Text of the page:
14. This was my first year also canning spaghetti sauce and tomatoes. I collected 3 bags of Roma’s a week from my garden, for 4-5 weeks!, and added any others that were ripe. To make sauce, I followed basically the Blue Book recipe, and added salt, pepper, basil from the garden. I found out it takes a lot of tomatoes to fill a pint or quart jar. I planted 20 Roma plants this year and will do it again next year. It’s a learning curve. I’ve alway been afraid of botulism, but bit the bullet and went ahead. As long as everything is clean and the jars are sterilized, don’t forget to add lemon juice……it’s okay. Good luck ,and next year, if you do this again, you will remember, from experience, what to do.

  15. I just stumbled upon your blog and the spaghetti fiasco caught my eye. I can the sauce all the time and never have it turn out bad. Our garden was hit by a very bad hail storm this year so I had to use canned tomatoes this year but other than that all it fresh. I have never had the store bought stuff so I don’t know if this is better or not but I never add sugar. Anyway I wanted to pass on my recipe.

    Brown 1 pound of ground beef, 2 or 3 onions, 1 cup of Italian seasoning, 1 cup of oregano and a little salt in the large stock pot. Optional items green pepper, celery, mushrooms, garlic. Just add as much as you want of those (cup or two usually is good). They are optional because I usually just raid the fridge and use what I have on hand.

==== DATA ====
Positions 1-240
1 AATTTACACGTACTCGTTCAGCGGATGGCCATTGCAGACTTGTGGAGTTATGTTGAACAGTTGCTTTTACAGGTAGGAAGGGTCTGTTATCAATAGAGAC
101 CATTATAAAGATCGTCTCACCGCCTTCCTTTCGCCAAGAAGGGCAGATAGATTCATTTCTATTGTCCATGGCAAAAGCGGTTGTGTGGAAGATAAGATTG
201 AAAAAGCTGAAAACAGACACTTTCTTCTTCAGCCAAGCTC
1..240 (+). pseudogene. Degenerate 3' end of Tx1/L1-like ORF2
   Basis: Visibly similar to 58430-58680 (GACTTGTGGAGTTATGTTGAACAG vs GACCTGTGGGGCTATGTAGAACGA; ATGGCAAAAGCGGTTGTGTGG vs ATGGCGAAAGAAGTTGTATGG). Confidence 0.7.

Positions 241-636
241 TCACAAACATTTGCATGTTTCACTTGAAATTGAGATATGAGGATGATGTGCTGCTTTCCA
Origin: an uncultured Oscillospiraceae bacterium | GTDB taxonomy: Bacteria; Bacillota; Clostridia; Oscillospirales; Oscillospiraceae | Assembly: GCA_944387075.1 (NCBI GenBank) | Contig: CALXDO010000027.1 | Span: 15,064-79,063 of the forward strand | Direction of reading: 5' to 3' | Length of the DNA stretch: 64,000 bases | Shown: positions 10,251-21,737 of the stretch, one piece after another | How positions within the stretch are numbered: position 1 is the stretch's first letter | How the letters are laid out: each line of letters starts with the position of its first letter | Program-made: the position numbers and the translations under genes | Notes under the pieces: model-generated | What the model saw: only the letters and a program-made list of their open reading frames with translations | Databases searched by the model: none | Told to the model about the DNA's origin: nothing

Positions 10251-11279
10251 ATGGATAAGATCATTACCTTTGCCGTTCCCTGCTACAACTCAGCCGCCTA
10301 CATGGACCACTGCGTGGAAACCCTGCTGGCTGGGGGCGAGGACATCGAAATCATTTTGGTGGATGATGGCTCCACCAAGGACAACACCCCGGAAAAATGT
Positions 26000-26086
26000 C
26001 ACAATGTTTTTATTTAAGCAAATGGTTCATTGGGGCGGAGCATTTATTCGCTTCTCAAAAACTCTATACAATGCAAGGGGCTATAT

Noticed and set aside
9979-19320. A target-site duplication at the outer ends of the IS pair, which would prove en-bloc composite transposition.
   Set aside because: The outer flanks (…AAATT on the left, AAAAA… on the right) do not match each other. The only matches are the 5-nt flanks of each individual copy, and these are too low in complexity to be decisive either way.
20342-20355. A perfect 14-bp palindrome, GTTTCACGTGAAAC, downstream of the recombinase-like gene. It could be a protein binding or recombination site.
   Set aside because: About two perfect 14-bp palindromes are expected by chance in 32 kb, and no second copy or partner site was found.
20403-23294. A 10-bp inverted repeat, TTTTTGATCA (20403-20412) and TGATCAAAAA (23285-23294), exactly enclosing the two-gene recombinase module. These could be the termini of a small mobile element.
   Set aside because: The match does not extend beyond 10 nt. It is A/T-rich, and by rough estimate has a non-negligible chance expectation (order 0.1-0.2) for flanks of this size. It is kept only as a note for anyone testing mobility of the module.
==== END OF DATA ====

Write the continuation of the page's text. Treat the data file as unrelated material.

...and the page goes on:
Then just add two cans of tomato paste.
    Alternate canned diced tomatoes and canned sauce until your pot is filled. You can use fresh too if you have them, be sure to remove the skins though.

    Taste for salt, add some if you need to.
    Let simmer on very low heat (stir often) the whole day until it gets a creamy texture. Check the flavor add more spices if you need to. Then fill jars and can it. This should make two batches to pressure can plus dinner. Fill jars about a inch from top. Be sure to can the right amount of pressure and time for ground beef. Don’t worry nothing will get to mushy.

    Hope this helps, this is a family recipe that has been passed down. A well kept secret πŸ™‚ lol